Solar Eclipse April 8, 2024

Lessons in Resilience from a Solar Eclipse

There’s something kind of magical about knowing exactly when the moon will sneak in front of the sun and cast a brief shadow over the day.

I remember an eclipse when I was in middle school that I witnessed through a pinhole on a sheet of paper. While I didn’t see the eclipse directly because I enjoy having healthy retinas, seeing the shadows interplay on the back of my math homework was still pretty amazing. I knew something big was happening in the sky.

Eclipses are totally predictable but we still get caught off guard by the randomness of celestial bodies lining up perfectly.

Stress is a lot like an eclipse.

We know it’s out there and we’ll experience it, whether we’re looking for it or not. But we have a hard time letting stress just be in our lives and observe it for what it is.

We work hard to find ways to get it to go away, to not feel it or experience it, or — on the opposite end of the spectrum — to prepare for every possibility so as to not be caught off guard and feel the stress of being out of control.

Big work presentation next week? Ready for it.

That yearly family get-together that’s equal parts fun and dysfunctional? As ready as anyone can be.

We see these kinds of stressors coming from a mile away and try to gear up mentally.

But what about the random stuff?

Flat tires, a sudden work crisis, those out-of-the-blue calls from the school principal, the brand new air conditioner that dies in July?

We can spot the big stressors ahead of time just like astronomers predict eclipses, and we’re happy to pull out our best instruments to measure it.

But we have to be just as diligent about being resilient with the small stuff.

In the same way the moon puts itself between you and the sun in an eclipse, stress places itself between you and what you want.

Every. Single. Time.

You can fight it if you want, if you think you can move the moon at will (maybe you could if it was made out of cheese).

Or you can find ways to take a breath and simply notice what’s happening around you, appreciate life for what it is, and wait for that stressor to pass out of your perspective, as it often does.

So, what do we do when life throws us a curveball?

The goal here is to develop psychological flexibility. This isn’t about being ready for a monumental event or crash; it’s more about being able to bend, twist, and keep your life going in spite of what gets hurled at you, big or small.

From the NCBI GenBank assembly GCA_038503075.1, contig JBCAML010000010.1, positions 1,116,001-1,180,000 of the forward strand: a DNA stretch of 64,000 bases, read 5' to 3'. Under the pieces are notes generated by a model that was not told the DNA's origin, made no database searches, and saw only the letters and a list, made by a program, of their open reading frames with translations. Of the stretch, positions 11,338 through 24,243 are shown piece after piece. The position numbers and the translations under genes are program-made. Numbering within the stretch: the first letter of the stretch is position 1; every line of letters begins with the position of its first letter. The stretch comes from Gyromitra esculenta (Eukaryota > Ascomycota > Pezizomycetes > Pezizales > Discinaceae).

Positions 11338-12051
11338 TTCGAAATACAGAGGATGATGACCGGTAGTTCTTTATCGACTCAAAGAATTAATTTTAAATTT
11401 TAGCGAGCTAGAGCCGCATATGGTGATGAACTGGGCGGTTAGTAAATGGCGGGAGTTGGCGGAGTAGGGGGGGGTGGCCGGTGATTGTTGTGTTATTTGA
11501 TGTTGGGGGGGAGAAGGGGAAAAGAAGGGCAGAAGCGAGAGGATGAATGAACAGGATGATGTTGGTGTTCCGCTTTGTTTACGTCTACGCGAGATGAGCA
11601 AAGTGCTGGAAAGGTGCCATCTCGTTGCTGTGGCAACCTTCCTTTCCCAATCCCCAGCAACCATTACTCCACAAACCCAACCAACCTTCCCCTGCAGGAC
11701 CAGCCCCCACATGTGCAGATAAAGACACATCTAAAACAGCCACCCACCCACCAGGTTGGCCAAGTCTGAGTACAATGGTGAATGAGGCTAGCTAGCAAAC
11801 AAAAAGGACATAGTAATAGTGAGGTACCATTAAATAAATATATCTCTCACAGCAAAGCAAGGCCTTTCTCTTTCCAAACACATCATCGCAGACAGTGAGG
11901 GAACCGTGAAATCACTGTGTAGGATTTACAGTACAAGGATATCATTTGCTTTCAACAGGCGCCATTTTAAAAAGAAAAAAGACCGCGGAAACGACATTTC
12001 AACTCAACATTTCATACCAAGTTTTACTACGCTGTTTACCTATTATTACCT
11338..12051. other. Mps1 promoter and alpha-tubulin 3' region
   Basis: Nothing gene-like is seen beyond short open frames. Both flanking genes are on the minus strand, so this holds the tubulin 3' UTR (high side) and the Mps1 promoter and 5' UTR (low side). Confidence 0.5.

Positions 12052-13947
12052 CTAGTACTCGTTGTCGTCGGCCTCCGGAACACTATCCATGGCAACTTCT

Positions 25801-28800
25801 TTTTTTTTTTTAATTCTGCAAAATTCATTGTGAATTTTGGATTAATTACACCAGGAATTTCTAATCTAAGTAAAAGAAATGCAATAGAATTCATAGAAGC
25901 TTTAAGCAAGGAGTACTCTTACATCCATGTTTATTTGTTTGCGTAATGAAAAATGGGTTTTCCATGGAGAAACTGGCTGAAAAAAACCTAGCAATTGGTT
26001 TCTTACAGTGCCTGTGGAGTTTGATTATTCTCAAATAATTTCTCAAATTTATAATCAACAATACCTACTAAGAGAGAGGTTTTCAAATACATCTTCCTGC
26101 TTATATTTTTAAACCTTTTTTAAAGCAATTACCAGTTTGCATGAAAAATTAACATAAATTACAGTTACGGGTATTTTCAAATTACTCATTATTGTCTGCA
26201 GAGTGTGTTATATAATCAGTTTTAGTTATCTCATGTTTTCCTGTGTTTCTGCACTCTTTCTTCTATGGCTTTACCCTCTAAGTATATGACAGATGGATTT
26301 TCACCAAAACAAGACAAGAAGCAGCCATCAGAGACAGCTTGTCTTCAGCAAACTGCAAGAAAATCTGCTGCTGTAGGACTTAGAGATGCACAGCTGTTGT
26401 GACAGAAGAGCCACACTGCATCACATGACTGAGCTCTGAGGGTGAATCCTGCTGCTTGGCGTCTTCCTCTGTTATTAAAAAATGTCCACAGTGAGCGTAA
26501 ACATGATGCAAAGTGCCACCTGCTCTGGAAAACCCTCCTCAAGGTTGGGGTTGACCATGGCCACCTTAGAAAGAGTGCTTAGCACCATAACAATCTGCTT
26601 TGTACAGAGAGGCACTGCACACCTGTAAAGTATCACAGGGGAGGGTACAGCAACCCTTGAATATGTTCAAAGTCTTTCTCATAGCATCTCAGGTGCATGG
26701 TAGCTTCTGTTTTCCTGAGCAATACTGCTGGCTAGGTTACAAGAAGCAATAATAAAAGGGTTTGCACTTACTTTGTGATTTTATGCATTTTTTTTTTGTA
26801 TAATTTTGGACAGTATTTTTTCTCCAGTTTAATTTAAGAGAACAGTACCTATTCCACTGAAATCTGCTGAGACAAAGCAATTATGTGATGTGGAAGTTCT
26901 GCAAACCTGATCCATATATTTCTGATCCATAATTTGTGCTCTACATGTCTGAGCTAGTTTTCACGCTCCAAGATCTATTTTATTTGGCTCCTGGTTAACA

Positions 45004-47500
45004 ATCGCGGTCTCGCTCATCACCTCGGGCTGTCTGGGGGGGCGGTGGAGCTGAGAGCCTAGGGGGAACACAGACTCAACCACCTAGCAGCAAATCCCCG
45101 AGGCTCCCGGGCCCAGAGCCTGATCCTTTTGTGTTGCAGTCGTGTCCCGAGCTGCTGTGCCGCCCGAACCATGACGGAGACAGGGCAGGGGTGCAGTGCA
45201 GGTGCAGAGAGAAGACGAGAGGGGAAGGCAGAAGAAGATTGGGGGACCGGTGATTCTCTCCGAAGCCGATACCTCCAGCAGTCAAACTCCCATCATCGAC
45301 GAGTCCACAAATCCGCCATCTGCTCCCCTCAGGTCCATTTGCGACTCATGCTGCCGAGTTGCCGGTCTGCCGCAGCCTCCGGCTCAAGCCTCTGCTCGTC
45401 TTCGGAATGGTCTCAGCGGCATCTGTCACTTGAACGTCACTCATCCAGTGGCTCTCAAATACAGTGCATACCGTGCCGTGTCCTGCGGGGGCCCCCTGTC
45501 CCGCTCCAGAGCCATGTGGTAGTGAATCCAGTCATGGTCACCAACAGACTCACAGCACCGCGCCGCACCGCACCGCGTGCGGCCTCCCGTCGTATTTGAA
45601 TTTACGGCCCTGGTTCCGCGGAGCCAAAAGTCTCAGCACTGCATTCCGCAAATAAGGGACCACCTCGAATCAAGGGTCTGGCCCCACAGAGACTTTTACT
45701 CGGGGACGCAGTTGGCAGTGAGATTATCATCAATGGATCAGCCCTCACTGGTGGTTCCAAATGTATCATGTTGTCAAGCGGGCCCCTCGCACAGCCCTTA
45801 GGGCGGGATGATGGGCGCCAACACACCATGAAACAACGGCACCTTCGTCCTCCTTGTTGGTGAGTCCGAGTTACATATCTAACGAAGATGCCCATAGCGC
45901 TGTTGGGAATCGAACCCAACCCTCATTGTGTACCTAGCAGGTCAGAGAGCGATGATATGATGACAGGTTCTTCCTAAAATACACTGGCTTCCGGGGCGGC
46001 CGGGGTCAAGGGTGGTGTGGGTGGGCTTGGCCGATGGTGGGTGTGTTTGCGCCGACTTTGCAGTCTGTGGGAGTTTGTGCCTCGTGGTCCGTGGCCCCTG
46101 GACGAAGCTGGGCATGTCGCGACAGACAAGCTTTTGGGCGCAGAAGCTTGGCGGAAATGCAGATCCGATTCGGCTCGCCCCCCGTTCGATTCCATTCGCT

Every time you bend and twist, you get stronger and more pliable. Like Neo dodging a bullet in The Matrix, it takes bigger and bigger things to knock you down.

Here are a few broad ideas to get you started:

1. Stay Present
An eclipse is a once-in-a-lifetime event (theoretically; I’ve personally seen two, but whatever). You wouldn’t spend that moment scrolling through your phone, right? Of course not! Staying present, fully immersing yourself in right now, can help you appreciate what you do have, even during stressful times.

2. Embrace Your Experiences
Every experience, good or bad, brings with it a lesson. Much like how we marvel at an eclipse, understanding that its beauty is in the fact that it won’t last long, embracing your experiences without judgment can help you develop resilience. Acknowledge your feelings, don’t beat yourself up for having a human response, and move forward.

3. Make Your Values Your Compass
Your values are your North Star, guiding you through your darkest nights and your brightest days. Identifying what truly matters to you—whether it’s family, health, or career—can provide a sense of direction and purpose, especially during times of stress. Now you know what matters to you, and what doesn’t. Let those values guide your choices and decisions.

4. Take Committed Action
Small, consistent actions aligned with your values can lead to significant changes. Whether it’s prioritizing family dinners, making time for a run or walk, or pursuing the first steps of a passion project, these actions take you closer to where you want to be. Stress will feel less disempowering when you are aligning your behaviors with your deepest values.

5. Develop a Growth Mindset
If you let them, your challenges can be an episode of “Watch Me Grow.” Instead of looking at challenges as forces always trying to drag you down, or an indictment of your propensity to fail, learn to embrace the mindset that says, “What can I learn from this?” or “What other opportunities might this lead to?”

View each obstacle as an opportunity to learn something you didn’t know before, and develop a stronger, more resilient version of yourself.

Just like those moments when we use pinhole cameras or special glasses to watch an eclipse, we can observe from a distance and manage our stress.

By staying present, embracing our experiences, aligning our actions with our values, and cultivating a growth mindset, we build resilience—not just to withstand stress, but to thrive right in the middle of it.

Originally posted on